Community health workers are lay people who reach out to members of their community to assess their health and wellness needs and help connect them with health care providers and social services. The community health worker model is not new to the Gorge. The Next Door has been using it for more than 25 years. But only in the last couple of years have community health workers been able to receive certification by completing the 90-hour training course, administered under the auspices of the Oregon Health Authority.


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Recognizing the importance of community health workers in the Gorge, several partner organizations joined forces to facilitate the training (including The Next Door, Columbia Gorge Community College and Nuestra Communidad Sana) and still others helped fund it — including Providence Hood River Memorial Hospital and the Columbia Gorge Health Council, which works in partnership with the Columbia Gorge CCO. The job of community health workers is important not only to community members but for social service and health providers looking to expand their reach. “It’s a two-way bridge from the community into services,” said Lorena Sprager, who works in health promotion services for The Next Door, “and for agencies to know what the community needs and how to accomplish it.”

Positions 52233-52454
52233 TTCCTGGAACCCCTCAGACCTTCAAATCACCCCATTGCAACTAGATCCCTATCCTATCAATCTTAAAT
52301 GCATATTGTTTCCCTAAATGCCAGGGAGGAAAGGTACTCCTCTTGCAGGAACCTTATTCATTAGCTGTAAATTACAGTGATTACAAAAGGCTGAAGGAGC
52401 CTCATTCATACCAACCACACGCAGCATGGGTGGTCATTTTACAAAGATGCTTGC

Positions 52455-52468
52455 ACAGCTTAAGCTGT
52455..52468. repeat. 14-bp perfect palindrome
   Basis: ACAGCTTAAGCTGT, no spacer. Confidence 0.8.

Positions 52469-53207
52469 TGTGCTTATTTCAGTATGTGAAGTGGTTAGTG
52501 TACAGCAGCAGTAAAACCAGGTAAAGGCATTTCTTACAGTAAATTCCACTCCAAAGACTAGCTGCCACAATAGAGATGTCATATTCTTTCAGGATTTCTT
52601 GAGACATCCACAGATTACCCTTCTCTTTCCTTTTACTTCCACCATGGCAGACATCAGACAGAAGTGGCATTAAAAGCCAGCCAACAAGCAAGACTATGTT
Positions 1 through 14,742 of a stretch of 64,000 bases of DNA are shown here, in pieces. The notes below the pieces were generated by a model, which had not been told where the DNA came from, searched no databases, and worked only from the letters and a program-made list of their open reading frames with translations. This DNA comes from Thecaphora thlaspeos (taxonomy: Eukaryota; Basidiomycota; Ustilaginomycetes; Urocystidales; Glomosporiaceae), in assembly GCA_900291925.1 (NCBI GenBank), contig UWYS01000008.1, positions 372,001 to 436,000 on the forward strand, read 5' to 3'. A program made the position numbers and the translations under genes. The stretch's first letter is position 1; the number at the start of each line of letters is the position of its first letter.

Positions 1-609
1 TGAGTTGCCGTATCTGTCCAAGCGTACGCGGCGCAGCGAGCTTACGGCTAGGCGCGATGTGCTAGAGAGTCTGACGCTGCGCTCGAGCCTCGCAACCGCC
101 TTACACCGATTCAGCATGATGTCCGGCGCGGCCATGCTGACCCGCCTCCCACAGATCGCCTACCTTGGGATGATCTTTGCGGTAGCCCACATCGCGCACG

An initiative between Gorge Grown Food Network and the North Central Public Health District in The Dalles is putting fresh fruits and veggies in corner stores.